Sidney Rigdon (1793 - 1876).  It is difficult to choose the outstanding indi­viduals in the long history of Friendship, but certainly Sidney Rigdon is a name to be remembered. Although his life was lived, in part and the most important part elsewhere, he lived for some 30 years in the Town of Friendship and is buried in Maple Grove Cemetery. Even in death his connection to the founding of the Mormon religion is not forgotten. Annually members of that faith from Utah visit his grave here.

Sidney Rigdon was born in Pennsylvania and from an early age showed great interest in religion. He became associated with a sect called Campbellites and in 1821 he became pastor of the First Baptist Church in Pittsburgh. This association was short for he was expelled for expressing doctrines of which the church did not approve. He continued to preach in other churches and became a noted orator. In 1830 he was baptized in the Mormon religion which was founded by Joseph Smith. It was believed by many that Smith and Rigdon had known each other for some time and that while Rigdon was working as a printer in Pittsburgh a book written by a man named Spaulding was brought to him to be printed. This book depicted the American Indians as having been the Lost Tribes of Israel and told a fantastic tale of their settlement in America. Some historians believe that Rigdon provided Smith with a copy of the book and it became the translated version of the "golden plates" which Smith said he discovered buried in a hill near Palmyra. These plates are the basis of the Mormon religion.

Although Rigdon denied all connection with the Spaulding book he became an ardent worker in the Mormon cause. He and his family and friends fol­lowed Joseph Smith to Ohio, Illinois and Missouri. They endured great hardships and persecutions. Once Rigdon was stoned and dragged over frozen ground by horses until near death. He became, next to Smith the highest in authority in the Mormon Church. At one time he and Smith were nominated for Vice President and President of the United States by the Mormons.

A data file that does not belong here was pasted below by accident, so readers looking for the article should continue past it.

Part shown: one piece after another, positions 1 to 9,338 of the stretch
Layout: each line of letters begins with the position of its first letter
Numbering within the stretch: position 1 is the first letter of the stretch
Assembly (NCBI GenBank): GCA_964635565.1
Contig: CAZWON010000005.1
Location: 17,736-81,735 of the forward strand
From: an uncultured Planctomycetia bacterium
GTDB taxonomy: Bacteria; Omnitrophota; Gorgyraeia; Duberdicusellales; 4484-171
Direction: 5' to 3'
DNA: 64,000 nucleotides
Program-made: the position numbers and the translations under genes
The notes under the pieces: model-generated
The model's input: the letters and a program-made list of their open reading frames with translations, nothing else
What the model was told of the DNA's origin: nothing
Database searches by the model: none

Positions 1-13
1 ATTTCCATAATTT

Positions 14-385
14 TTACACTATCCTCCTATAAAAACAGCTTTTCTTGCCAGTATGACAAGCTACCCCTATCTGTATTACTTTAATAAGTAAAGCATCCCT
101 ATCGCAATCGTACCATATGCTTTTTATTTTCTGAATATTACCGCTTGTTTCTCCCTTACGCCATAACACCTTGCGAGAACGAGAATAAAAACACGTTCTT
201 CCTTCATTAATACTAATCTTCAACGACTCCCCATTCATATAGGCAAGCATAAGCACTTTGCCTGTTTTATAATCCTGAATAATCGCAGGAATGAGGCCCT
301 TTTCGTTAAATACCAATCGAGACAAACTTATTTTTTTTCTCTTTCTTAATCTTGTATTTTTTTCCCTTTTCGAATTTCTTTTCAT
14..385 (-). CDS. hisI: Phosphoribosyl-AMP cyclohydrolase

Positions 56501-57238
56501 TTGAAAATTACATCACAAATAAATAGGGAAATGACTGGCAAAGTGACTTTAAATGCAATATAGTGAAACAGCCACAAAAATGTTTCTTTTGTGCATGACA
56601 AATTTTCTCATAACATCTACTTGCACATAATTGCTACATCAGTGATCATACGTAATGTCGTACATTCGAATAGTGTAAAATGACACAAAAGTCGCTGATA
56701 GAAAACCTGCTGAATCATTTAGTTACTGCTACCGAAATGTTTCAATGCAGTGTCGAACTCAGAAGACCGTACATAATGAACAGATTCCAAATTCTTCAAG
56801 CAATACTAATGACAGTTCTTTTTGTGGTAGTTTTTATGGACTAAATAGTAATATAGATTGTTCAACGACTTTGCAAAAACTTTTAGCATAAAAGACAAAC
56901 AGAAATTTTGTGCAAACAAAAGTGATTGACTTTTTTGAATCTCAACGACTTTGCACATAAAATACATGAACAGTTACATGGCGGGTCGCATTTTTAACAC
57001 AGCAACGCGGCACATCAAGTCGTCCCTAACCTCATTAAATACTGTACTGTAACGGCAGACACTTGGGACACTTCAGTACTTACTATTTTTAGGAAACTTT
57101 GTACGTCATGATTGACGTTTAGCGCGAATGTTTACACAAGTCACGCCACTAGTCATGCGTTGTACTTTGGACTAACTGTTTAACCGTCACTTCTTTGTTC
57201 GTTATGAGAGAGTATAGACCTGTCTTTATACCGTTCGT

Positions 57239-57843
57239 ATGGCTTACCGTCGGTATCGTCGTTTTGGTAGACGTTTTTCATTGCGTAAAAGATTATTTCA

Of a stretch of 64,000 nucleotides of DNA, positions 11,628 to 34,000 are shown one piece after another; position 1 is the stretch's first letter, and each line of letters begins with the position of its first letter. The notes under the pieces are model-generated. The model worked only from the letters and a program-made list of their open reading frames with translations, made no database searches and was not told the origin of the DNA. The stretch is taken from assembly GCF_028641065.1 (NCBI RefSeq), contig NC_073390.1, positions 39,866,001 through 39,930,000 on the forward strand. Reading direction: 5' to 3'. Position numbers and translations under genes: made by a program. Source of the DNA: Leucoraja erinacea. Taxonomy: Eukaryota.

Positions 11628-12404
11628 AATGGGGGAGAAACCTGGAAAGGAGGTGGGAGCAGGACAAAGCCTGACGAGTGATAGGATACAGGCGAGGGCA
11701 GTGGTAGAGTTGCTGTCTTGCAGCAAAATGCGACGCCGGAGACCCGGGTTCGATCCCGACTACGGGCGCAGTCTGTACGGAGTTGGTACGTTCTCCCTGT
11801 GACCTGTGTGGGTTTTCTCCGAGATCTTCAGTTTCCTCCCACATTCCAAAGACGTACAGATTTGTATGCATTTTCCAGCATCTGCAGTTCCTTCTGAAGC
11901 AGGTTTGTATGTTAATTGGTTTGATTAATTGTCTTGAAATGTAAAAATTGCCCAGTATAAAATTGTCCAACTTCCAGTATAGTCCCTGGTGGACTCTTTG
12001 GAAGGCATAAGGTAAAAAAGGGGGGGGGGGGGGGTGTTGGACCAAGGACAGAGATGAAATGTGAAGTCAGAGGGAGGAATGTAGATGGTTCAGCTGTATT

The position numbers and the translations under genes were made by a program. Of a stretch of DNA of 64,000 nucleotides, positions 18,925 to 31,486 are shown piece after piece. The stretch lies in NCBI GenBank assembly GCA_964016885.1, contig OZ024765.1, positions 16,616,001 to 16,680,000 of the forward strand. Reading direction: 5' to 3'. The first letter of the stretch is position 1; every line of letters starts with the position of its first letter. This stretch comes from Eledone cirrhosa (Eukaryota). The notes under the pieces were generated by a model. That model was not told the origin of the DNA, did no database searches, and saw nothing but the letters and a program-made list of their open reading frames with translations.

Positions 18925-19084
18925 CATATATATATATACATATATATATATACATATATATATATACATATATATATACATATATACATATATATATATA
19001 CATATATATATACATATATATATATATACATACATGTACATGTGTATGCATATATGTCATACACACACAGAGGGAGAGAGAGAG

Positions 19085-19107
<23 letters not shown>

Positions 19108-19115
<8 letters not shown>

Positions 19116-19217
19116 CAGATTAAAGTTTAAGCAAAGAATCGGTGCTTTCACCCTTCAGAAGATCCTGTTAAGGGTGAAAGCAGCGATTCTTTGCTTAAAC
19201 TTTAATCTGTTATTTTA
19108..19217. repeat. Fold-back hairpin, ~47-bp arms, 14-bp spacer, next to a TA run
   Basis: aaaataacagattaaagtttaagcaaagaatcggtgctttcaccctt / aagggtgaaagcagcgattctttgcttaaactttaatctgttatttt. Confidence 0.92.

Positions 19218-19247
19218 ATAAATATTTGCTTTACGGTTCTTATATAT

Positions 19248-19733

The adoption of polygamy and the desire of Smith to make Rigdon's daughter one of his plural wives angered Rigdon and he left with his family for the east. On hearing that Smith and his brother had been murdered he hurried back to Illinois but he was too late as Brigham Young had gained control. Rigdon tried, in a brilliant oration, to influence the members to overcome his rival but Young was even a more powerful speaker and the people voted in his favor. Young excommunicated Rigdon who returned east. After living for a time in Pennsylvania where he attempted to start a new church, he came to Jackson Hill near Cuba and later to Friendship where he and his family became prominent citizens.

One of his sons-in-law, George Robinson was the founder and first president of the First National Bank. Many stories were told about Robinson and his fear of someone or something. He was supposed to have had a bullet proof room in the bank and his house on the corner of Main and East Water Street — the Hatch house — has bars on the lower windows. There have been stories that Mr. Robinson might have bettered his financial state with the aid, of pur­loined Mormon money and feared reprisal.

After Rigdon's death representatives of the Mormons requested a grandson, Edward Hatch, permission to inspect papers left by Rigdon for a clue to a secret which he had said he might reveal but never did. The request was refused. Some believe that Rigdon had intended to reveal his connection with the Spaulding book. A son, John Rigdon, was asked by Mormon officials to come to Salt Lake City and write an account of his father's connection with the Mormon religion. There is no record that he did so.

Sidney Rigdon was one of the charter members of the local Masonic Lodge.